Storytelling tips for a better customer experience impact

28 January 2020 Consultancy.com.au

Storytelling with data has been an integral part of society for thousands of years. In the early days, humans used experience data to create cave drawings to tell future generations where to focus their hunt efforts for the greatest amount of food. Today, we need to use modern experience data to show the rest of the business where to focus its resources for the highest ROI. 

Although cave drawings have evolved into dashboards and PowerPoint presentations, the same principles apply to experience management professionals. It is also our job to communicate the insights that lead to business survival and where to focus the action that will demonstrate tangible ROI.

Our brains are still geared to learn through compelling, data-backed storytelling. It’s proven that our brains engage when we listen to presentations with dot points. In fact, the visual cortex does become activated when we start to process simple language and bullet points.

However, when we listen to a story, not only is the language processing part of our brain engaged, but our larger brain is activated as if we were experiencing the story events ourselves. This is the secret to bringing the data to life and inspiring your audience to action.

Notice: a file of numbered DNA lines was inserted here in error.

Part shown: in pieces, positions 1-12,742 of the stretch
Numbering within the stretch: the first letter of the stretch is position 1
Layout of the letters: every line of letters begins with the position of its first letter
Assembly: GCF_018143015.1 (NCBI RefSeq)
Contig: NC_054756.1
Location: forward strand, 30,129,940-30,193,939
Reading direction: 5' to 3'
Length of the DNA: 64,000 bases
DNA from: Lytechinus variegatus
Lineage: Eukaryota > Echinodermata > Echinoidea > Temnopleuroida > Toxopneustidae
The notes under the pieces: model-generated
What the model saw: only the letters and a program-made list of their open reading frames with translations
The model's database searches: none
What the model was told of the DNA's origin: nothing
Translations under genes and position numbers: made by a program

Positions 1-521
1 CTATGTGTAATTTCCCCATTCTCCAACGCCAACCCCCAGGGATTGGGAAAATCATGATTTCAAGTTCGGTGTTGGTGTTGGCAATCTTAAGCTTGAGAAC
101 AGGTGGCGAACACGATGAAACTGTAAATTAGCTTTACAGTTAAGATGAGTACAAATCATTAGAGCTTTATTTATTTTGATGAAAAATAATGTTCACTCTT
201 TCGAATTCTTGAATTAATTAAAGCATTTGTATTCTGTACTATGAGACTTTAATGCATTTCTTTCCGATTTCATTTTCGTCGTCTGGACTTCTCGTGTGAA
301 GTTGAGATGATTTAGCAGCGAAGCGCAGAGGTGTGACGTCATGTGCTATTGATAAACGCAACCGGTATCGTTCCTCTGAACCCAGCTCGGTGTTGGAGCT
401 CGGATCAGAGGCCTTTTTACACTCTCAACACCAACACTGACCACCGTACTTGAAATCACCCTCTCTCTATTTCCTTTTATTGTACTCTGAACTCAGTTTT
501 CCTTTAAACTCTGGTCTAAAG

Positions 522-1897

Storyteling is the best marketing

Here are three tips for enriching your customer experience reports to captivate and communicate more effectively with any audience:

  • Start with one main character. This will help your audience connect rather than a generalised group of customers. We suggest you start every presentation with a customer or employee story.
  • Start with a story of human struggle and eventual triumph. It will capture people’s hearts, first by engaging their brains. To motivate a desire to help others, a story must first sustain attention by developing tension during the narrative. If the story is able to create that tension, then it is likely that attentive listeners will come to share the emotions of the characters in it.
  • Use vivid descriptions. The language you use in a story can help activate the brain. Metaphors can evoke the sensory cortex and helps the listener think in images rather than words. Using simple language and low complexity is the best way to activate the brain regions that make us relate to the happenings in the story - and avoid overused words or phrases where possible.

Tip: Create videos of customer and employee stories and present improvement opportunities as story boards for maximum impact! 

Wrapping up, effective storytelling with data is one of the most critical skills a CX practitioner can refine. To establish and reinforce the value of your CX program, be sure to tailor your customer experience reports to each unique stakeholder, ground each report in data-backed evidence and harness the power of emotional storytelling.

About the author: Kiri Burgess is a Senior CX Consultant in the Melbourne office of MaritzCX, a customer experience and market research company providing consumer data analysis in real time.


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